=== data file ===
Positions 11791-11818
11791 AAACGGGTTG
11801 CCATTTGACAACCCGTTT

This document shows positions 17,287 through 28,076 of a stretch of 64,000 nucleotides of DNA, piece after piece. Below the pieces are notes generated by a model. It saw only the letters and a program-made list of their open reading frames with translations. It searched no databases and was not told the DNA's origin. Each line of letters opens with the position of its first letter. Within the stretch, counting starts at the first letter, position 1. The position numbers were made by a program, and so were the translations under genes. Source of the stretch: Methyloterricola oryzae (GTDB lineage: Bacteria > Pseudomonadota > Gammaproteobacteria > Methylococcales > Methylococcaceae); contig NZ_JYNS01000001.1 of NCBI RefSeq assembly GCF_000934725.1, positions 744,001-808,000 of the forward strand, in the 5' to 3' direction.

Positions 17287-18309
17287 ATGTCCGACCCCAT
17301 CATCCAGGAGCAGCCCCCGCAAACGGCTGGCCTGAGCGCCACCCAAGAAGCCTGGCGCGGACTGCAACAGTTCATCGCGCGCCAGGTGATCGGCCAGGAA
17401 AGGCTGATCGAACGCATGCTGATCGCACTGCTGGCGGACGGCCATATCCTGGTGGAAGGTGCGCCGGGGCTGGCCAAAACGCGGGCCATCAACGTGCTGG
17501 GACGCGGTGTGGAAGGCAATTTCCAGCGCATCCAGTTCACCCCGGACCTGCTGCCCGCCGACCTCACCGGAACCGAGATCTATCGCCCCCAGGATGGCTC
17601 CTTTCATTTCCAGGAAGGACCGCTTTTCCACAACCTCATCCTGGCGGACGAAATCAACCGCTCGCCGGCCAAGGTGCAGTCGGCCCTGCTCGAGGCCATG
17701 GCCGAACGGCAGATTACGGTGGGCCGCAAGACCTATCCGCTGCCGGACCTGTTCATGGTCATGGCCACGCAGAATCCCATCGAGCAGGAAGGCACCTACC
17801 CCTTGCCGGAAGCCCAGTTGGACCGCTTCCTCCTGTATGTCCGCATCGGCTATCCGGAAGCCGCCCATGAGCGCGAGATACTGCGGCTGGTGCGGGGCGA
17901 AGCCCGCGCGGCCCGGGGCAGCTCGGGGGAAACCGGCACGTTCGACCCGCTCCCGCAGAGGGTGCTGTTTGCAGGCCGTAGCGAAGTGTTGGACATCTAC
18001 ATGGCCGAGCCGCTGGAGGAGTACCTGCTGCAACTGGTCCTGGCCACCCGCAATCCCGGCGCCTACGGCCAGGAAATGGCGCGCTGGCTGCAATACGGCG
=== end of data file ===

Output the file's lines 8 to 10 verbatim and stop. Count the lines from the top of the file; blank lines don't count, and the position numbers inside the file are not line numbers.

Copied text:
17401 AGGCTGATCGAACGCATGCTGATCGCACTGCTGGCGGACGGCCATATCCTGGTGGAAGGTGCGCCGGGGCTGGCCAAAACGCGGGCCATCAACGTGCTGG
17501 GACGCGGTGTGGAAGGCAATTTCCAGCGCATCCAGTTCACCCCGGACCTGCTGCCCGCCGACCTCACCGGAACCGAGATCTATCGCCCCCAGGATGGCTC
17601 CTTTCATTTCCAGGAAGGACCGCTTTTCCACAACCTCATCCTGGCGGACGAAATCAACCGCTCGCCGGCCAAGGTGCAGTCGGCCCTGCTCGAGGCCATG